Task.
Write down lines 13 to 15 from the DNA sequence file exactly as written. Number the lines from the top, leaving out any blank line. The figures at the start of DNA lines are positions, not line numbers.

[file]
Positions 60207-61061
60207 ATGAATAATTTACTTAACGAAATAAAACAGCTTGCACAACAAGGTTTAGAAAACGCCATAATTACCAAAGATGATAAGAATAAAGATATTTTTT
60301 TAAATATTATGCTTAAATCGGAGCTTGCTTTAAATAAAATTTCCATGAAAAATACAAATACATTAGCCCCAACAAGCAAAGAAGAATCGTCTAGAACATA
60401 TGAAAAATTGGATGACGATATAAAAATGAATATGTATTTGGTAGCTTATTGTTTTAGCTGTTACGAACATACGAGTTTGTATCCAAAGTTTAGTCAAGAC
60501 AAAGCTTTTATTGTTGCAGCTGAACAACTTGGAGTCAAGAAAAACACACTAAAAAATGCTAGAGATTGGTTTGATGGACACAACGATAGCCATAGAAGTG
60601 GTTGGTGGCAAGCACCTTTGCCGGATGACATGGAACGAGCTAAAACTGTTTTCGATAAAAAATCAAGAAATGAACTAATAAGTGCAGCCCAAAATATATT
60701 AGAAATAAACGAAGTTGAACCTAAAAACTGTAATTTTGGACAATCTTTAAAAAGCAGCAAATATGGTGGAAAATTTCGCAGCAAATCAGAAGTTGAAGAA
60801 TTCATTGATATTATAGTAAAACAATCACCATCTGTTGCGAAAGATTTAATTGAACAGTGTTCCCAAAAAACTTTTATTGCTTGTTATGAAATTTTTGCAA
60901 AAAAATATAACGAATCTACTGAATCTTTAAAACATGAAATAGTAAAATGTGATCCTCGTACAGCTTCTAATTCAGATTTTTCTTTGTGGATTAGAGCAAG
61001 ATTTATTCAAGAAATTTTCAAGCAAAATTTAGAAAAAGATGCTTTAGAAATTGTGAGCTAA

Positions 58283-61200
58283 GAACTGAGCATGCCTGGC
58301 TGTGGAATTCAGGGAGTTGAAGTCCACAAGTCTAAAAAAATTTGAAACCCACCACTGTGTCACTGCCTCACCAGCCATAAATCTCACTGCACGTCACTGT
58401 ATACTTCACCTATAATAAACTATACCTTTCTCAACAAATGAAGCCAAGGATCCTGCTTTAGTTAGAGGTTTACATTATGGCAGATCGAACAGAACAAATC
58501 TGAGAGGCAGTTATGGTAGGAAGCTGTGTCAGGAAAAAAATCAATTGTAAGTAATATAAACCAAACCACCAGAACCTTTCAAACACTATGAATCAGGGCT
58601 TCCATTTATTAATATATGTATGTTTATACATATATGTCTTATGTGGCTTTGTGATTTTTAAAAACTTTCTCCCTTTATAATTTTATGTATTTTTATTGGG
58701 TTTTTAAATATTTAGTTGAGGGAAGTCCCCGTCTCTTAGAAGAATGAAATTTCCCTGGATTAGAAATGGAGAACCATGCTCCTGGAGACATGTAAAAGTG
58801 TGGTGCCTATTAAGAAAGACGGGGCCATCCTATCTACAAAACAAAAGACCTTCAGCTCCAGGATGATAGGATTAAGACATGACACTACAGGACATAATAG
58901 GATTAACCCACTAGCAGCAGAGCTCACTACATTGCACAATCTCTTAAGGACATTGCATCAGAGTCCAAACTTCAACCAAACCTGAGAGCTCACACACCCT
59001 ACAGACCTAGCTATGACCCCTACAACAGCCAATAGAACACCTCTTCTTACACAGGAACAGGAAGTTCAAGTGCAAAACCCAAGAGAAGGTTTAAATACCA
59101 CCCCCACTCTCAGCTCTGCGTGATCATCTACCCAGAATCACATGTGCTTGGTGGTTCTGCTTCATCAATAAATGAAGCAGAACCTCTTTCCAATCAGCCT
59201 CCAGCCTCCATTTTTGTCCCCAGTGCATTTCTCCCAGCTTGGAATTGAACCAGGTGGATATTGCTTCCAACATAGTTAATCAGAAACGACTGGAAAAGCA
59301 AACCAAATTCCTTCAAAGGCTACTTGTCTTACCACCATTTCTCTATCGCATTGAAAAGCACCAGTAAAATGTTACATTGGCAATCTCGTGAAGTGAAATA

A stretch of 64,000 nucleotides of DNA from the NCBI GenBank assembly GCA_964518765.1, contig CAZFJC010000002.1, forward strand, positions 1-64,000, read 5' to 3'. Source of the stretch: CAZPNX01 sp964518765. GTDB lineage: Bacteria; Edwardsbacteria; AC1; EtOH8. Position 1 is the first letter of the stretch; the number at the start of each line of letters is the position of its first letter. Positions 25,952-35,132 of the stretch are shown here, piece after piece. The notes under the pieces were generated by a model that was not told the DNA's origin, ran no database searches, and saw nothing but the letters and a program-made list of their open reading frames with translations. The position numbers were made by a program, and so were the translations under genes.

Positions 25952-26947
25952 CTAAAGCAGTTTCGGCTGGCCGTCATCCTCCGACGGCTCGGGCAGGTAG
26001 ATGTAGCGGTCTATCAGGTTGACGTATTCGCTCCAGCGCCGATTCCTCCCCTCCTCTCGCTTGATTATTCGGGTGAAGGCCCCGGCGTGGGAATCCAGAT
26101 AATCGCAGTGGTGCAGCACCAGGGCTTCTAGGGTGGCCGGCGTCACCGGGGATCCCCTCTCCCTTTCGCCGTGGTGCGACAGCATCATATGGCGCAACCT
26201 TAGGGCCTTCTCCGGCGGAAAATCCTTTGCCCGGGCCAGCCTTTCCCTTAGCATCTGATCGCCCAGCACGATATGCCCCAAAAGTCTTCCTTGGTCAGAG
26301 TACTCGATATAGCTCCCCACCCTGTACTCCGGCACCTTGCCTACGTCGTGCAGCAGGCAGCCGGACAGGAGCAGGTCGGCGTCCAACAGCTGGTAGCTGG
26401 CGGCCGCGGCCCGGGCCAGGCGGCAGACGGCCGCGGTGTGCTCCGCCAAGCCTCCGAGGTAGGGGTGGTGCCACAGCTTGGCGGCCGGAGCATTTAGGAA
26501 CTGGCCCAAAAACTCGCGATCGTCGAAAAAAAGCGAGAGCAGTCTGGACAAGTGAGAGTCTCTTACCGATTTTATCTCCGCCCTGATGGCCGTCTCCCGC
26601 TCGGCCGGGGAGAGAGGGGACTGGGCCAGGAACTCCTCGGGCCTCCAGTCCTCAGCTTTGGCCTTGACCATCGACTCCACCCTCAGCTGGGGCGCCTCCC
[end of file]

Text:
58301 TGTGGAATTCAGGGAGTTGAAGTCCACAAGTCTAAAAAAATTTGAAACCCACCACTGTGTCACTGCCTCACCAGCCATAAATCTCACTGCACGTCACTGT
58401 ATACTTCACCTATAATAAACTATACCTTTCTCAACAAATGAAGCCAAGGATCCTGCTTTAGTTAGAGGTTTACATTATGGCAGATCGAACAGAACAAATC
58501 TGAGAGGCAGTTATGGTAGGAAGCTGTGTCAGGAAAAAAATCAATTGTAAGTAATATAAACCAAACCACCAGAACCTTTCAAACACTATGAATCAGGGCT